A Village Life

Monday, April 16, 2012

clean green living

What do we mean by clean green living......sustainability......... eco friendly......... leaving a smaller carbon footprint?  Does this mean buying "eco-friendly" disposable items? Using unbleached compostable disposable nappies?  Purchasing an energy efficient clothes dryer?  This whole realm of being clean and green has been on my mind lately.  In New Zealand everyone talks about losing our clean green image that we hold on the international stage.  I tend to disagree.  The very core of Kiwi existence is clean and green......a frugal mentality in all aspects.  We collect rainwater off the roof to use as the household and garden water supply, everyone hangs their washing out to dry on a clothesline.  Some families don't even own a dryer.  When something breaks it is mended or recycled to make something else instead of being chucked out.  Kiwi ingenuity in action.  Never throw anything away because you might need it later or you might find a way to use it in some other manner. 
After living here now for 6 years my mentality has certainly changed.  On our annual visit to California, I cringe every time I see people doing dishes and just leaving the tap to run while they finish a conversation or something.  Water, water, water just pouring down the drain for no reason.  There is never a thought to where it comes from or how much it is costing them to just let it run down the drain "unused".  If your water supply were limited as ours is, you certainly would make every drop count.  And with all that beautiful dry hot California sunshine, I have yet to see someone hang their washing out to dry.  It is natural and free and only takes a few minutes.  A few minutes that you can spend outside with your children while they have a play or help hang stuff up before heading off to work for the day.  Get some fresh air, take a moment to slow the pace of your life down and appreciate mother nature before heading into the corporate concrete jungle world.  Having a picnic or party?  How "green" is it to buy eco friendly disposable plates and cutlery?  Is it that hard to just have a picnic set that you chuck in a cloth bag and bring home to wash and reuse?  Not, really and you save money and energy by reusing instead of buying disposable goods.  Cloth nappies anyone?  I've started using them again with baby number 3 and they are great.  It doesn't take much time to put the dirtys in a bucket and wash them once the bucket is full.  Hang them out to dry in the sunshine for a natural bleached effect.  Of course I use eco disposable too when I am out for a full day but for every nappy I save from the rubbish bin by using a cloth nappy, I feel pretty pleased with myself.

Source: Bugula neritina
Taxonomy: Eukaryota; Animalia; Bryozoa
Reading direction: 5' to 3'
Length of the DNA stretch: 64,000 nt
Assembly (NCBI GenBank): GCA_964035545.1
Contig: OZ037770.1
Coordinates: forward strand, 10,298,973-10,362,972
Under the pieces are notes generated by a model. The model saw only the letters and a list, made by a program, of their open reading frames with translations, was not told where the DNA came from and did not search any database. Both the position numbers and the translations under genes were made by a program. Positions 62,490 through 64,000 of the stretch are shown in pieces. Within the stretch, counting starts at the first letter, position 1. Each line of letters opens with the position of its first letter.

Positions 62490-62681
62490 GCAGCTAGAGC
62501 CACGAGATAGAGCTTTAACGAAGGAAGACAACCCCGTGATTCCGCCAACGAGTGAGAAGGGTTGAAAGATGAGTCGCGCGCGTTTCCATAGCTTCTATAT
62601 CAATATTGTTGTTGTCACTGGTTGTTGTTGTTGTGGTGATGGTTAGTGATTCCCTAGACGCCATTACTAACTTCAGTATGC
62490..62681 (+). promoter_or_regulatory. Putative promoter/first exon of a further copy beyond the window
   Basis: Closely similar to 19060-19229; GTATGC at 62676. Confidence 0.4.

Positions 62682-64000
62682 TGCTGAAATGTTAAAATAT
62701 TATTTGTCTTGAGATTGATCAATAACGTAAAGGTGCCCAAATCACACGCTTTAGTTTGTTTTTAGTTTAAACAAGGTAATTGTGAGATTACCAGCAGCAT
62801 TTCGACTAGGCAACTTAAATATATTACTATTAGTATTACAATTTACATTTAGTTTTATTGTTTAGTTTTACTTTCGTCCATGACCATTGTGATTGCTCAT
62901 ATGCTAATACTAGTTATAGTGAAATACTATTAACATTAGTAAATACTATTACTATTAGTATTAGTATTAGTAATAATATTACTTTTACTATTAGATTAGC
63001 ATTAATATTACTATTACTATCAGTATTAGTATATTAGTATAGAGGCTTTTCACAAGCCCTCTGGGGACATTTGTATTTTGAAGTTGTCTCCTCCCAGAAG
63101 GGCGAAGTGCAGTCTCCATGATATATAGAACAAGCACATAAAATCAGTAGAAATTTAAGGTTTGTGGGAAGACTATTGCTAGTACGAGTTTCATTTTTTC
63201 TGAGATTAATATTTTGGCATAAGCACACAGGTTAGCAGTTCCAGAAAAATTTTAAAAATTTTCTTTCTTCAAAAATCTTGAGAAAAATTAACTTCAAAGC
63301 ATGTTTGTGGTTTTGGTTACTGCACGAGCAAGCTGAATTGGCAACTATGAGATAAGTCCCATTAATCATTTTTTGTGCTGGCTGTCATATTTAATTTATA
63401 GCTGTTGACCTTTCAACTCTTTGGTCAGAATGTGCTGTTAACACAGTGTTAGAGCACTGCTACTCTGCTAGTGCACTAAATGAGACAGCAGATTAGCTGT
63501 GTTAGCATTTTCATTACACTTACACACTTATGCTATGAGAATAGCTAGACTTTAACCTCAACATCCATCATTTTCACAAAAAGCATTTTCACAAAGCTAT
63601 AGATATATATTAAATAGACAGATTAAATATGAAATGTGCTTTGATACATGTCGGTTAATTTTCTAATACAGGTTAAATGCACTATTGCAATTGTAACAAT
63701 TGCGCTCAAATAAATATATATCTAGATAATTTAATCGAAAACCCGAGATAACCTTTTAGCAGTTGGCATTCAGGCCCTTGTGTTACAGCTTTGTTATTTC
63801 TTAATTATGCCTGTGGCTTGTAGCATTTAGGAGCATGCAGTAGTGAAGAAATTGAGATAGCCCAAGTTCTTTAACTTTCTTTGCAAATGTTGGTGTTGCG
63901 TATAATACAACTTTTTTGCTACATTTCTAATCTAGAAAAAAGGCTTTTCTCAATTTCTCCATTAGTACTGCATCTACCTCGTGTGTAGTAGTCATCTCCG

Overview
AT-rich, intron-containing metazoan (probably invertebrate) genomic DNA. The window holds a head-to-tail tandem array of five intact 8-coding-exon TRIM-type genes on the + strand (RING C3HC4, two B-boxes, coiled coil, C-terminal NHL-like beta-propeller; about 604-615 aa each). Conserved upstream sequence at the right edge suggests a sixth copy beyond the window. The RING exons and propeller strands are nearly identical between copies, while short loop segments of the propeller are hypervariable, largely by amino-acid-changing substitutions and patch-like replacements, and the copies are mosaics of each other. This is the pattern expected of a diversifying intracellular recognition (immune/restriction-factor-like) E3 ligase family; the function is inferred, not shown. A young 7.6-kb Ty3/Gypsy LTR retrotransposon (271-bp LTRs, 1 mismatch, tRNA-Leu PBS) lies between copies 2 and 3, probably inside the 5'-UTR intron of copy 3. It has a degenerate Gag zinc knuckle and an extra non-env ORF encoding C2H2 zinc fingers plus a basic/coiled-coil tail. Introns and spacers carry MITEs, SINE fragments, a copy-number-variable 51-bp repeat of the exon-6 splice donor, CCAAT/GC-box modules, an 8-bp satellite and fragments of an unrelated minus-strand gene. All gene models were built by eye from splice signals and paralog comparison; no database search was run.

I won't go into personal care products because I've already had a rant about that before.  Why smear chemicals all over your body and hair when you don't have to?
Perhaps you could give it a try:
Can you set up some sort of water tank in your back yard to collect the rain even if only to use to water your garden?
How about buying a clothesline and giving that a go?  Every load that is naturally dried is that much money in your pocket and that much less energy pollution to the planet.
Lose the disposable mentality!  Re-use and recycle everything.  If you no longer want something, give it away.  Buy only good quality items that will last a lifetime.  Need something new, look at a second hand shop first.  You never know what you might find.  Shop on craigs list for items you need instead heading somewhere for a brand new something. 
We need to think about the core of what sustainability means?  Forget about consumerism marketed with eco or green as the tagline.  Do you even need to buy that eco product or could you use something you already have at home? 
And with that I reckon your pockets will begin to fill with lose change as you save yourself a bundle on things you've never considered were putting strain on your budget.  Imagine your power or water bill being $20 less each month.  You might even be able to take a trip overseas eventually.........to New Zealand!!

Anyway, good to get it off my chest.......just food for thought.

Side note:  This is not directed at anyone imparticular.  I just want to chuck it out there for anyone in cyber space who happens to read this blog to consider.


  1. Great post Megan. In the US we dont tend to think about this stuff enough. A few years ago we made the switch to cloth napkins and ditched paper towels...but my family still has a long way to go and lots more changes we need to make.

  2. Well, Meg. You've given me loads to think about of course. I like the idea of investing in quality products that will last a lifetime or can be handed down to siblings or friend's children. Unfortunately, it's hard to find affordable quality products. Means we have to be patient and save our pennies and be thoughtful consumers.